Alex Hawkins' dismissal of the NFL Players' Association as having "outlived its usefulness" (SCORECARD, Nov. 20) has excited vigorous dissent among our readers, one of whom wrote, "There are unions and unions, and much good or bad to be said about individuals within them, but Hawkins' line about 'heroes or union men' is an insult to many a hero of the labor movement. It is an echo of the old propaganda that unions may be all right for the absolutely starving but are beneath the dignity of almost everybody else. When Actors' Equity was formed the employers argued that it would take the glamour out of the theater, but the Barrymores, for instance, joined the union and their glamour was undimmed. When the Newspaper Guild was started, the publishers argued that it would take the romance out of newspapering; Heywood Broun replied that he could be "twice as romantic for twice the money.'
" Hawkins' argument appeals mainly to snobbery. The players who have not made it big and want to protect their rights are damned as moneygrubbers. But sport is big business, and collective bargaining is a hard-won, democratic right. How far do appeals to idealism and heroism get with owners?"
When Lenny Wilkens, player-coach of the Seattle SuperSonics, was demoted to player-only last April, local basketball fans were outspokenly annoyed. Yet the love affair between fans and team had been so strong (last season Seattle had 19 sellouts and the third highest attendance in the NBA even though it is way down the list of the league's cities in population) that when Lenny said he would be content to continue as a player, everything seemed O.K.
Then, in late August, the Sonics suddenly traded Wilkens to the Cleveland Cavaliers, and seismic tremors shook the Northwest. Switchboards exploded. Letters clogged the post office. With Lenny gone, attendance dropped precipitously. Not a game was sold out—until early last week when Wilkens and the Cavaliers came to town for the first time. The second biggest crowd in Sonic history showed up, and when Wilkens was routinely introduced before the game he was greeted with a roaring ovation that lasted three minutes. In contrast, each Sonic player was lustily booed, a sour irony since many of them, notably Spencer Haywood, had publicly deplored Wilkens' departure. Even so, the fans derided every Sonic move during the game and cheered the Cavaliers to a 113-107 victory.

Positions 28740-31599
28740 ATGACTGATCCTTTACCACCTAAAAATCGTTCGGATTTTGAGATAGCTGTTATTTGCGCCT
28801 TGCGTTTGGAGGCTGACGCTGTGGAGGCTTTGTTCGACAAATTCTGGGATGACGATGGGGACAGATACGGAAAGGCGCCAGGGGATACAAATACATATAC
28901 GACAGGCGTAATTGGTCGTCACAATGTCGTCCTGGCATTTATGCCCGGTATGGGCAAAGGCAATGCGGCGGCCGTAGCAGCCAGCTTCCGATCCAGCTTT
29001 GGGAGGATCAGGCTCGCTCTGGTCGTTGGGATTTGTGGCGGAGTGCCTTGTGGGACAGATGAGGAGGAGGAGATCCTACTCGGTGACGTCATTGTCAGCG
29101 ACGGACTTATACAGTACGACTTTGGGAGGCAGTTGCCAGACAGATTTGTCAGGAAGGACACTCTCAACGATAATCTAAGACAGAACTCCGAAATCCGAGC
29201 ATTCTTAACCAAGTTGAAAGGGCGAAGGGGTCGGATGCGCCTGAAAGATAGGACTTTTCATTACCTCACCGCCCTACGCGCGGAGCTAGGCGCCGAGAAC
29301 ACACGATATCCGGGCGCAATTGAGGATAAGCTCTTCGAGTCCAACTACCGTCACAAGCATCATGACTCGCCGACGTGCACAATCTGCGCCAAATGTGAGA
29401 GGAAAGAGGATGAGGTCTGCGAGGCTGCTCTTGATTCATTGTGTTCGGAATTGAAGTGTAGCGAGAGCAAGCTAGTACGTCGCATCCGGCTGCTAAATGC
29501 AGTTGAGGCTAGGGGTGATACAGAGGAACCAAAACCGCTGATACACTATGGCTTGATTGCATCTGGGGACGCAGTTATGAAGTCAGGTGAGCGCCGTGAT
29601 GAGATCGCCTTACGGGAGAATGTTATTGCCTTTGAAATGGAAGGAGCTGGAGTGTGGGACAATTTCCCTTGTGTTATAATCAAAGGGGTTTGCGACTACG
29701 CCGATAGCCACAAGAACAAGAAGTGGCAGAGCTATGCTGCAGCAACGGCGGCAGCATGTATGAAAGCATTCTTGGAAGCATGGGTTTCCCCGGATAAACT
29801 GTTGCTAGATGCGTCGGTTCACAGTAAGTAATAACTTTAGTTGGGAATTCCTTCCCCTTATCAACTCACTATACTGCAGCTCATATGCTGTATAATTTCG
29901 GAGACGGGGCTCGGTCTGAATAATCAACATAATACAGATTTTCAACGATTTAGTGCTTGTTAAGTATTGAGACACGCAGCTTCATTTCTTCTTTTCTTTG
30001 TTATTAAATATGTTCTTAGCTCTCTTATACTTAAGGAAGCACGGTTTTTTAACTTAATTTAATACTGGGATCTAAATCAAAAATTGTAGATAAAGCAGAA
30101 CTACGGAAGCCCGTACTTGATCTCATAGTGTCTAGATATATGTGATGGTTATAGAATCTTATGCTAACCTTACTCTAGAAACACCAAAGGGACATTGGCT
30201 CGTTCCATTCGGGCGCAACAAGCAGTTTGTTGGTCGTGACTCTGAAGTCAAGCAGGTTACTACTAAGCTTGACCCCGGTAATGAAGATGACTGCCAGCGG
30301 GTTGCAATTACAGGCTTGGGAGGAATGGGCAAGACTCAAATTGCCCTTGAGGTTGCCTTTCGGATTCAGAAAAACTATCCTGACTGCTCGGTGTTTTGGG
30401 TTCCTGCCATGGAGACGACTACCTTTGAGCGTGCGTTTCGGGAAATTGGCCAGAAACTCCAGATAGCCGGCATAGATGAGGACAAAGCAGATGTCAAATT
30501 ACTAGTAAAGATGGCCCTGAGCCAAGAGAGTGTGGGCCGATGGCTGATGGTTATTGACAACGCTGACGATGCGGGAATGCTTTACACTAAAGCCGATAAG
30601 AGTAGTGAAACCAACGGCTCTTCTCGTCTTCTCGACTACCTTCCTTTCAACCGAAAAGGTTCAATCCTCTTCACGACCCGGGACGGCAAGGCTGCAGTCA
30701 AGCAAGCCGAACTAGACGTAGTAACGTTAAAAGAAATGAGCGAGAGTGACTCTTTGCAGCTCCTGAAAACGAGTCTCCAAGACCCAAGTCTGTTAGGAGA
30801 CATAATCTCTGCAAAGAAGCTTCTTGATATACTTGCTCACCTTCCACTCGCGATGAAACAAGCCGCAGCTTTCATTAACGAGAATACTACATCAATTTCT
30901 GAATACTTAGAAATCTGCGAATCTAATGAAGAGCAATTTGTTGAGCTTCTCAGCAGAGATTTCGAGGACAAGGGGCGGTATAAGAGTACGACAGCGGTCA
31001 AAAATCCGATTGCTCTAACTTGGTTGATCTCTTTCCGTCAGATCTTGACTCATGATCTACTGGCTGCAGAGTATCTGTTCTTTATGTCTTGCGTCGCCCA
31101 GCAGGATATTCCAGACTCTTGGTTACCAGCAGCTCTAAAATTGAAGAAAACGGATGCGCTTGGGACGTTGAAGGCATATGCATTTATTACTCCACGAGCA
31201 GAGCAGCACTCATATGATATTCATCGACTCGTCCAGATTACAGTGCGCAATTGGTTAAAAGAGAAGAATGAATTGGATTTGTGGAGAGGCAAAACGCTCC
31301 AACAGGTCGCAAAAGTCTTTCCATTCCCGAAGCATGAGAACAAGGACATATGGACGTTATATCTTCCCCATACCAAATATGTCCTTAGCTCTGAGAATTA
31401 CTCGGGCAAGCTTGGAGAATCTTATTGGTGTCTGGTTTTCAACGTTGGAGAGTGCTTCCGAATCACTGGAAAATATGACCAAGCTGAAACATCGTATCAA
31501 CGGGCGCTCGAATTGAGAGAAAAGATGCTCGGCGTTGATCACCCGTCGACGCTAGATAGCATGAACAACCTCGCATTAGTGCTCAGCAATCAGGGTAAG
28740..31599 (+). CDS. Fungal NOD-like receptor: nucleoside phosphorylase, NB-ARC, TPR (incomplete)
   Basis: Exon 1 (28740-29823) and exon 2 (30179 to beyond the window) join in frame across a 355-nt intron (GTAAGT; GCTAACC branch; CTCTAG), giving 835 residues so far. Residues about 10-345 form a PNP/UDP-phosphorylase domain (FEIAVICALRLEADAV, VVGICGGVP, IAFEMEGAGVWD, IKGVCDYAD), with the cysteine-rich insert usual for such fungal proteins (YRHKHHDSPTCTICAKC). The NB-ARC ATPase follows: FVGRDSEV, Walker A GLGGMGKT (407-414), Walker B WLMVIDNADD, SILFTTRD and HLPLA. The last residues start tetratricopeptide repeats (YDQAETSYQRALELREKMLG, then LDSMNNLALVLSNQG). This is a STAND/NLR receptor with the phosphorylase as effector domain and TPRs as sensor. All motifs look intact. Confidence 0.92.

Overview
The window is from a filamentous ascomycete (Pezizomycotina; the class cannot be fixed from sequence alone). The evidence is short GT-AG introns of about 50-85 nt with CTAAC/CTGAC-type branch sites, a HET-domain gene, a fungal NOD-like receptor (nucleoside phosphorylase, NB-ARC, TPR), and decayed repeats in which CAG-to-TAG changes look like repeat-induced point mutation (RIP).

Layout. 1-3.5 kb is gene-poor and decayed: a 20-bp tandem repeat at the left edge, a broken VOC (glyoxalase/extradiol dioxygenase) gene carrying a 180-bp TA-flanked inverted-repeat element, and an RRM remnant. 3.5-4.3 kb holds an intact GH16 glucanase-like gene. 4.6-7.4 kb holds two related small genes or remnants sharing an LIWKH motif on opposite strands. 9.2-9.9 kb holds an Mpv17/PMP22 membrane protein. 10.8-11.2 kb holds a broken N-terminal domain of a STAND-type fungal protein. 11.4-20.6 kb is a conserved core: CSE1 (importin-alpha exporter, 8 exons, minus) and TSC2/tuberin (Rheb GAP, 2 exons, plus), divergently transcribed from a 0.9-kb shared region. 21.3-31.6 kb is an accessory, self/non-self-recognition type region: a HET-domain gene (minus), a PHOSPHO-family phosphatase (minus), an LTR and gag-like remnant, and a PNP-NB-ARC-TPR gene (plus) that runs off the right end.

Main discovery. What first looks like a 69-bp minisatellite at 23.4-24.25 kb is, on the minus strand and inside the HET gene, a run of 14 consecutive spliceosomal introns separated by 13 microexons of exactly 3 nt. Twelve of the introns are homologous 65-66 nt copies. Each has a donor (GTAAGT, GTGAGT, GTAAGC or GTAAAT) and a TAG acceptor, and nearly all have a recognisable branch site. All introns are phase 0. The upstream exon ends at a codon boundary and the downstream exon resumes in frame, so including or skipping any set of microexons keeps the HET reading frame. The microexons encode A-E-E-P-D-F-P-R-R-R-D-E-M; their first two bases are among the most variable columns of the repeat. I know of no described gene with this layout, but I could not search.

After the game, a police guard was needed to protect Wilkens from his admirers when he came to the scorers' bench for a radio interview. In the interview he carefully avoided direct criticism of the Seattle management, but when the announcer compared his trade to that which sent Willie Mays from San Francisco to New York last spring, Wilkens politely corrected him. " Willie Mays wanted to leave," he said. "I didn't."
Even though the New York stock market broke through the all-important 1,000 barrier on the old Dow, one of the most promising items in sports manufacturing seemed to be heading the other way. Snowmobile companies, riding high a while back, are in a shakedown period. Six years ago there were 100 companies making snowmobiles in North America; last year there were 60, now there are 40, and insiders predict half of these will be gone in a few years. Bombardier Ltd., largest snowmobile manufacturer in Canada, has dropped from $25 a share to $7, partly because Canadian manufacturers have had to cope with a motor vehicle safety act that requires a noise level no higher than 82 decibels, high-low headlights, disc brakes, brake lights and reflector markings on each side. The cost of such noise control and safety equipment affects the price of the snowmobile and, according to Laurent Beaudoin, president of Bombardier, "In a declining market, it will be difficult to pass the costs on to the customer." The company does not expect any better sales this winter than in the 1971-72 season, so an upswing seems at least a year off.
LANGWIDGE IN ACTION
A visitor to Ireland said, after wading through Gaelic spellings (Dun Laoghaire is the classic way of rendering Dunleary, for example), "The Irish are great spellers but terrible pronouncers." U.S. orthography is not at the complicated level of Gaelic, but we can mispronounce with the best of them. A student of the art says that a sportscaster covering Notre Dame games regularly refers to the Fightin' Ahrsh, and that the following is the way some fans pronounce the names of their favorite baseball teams: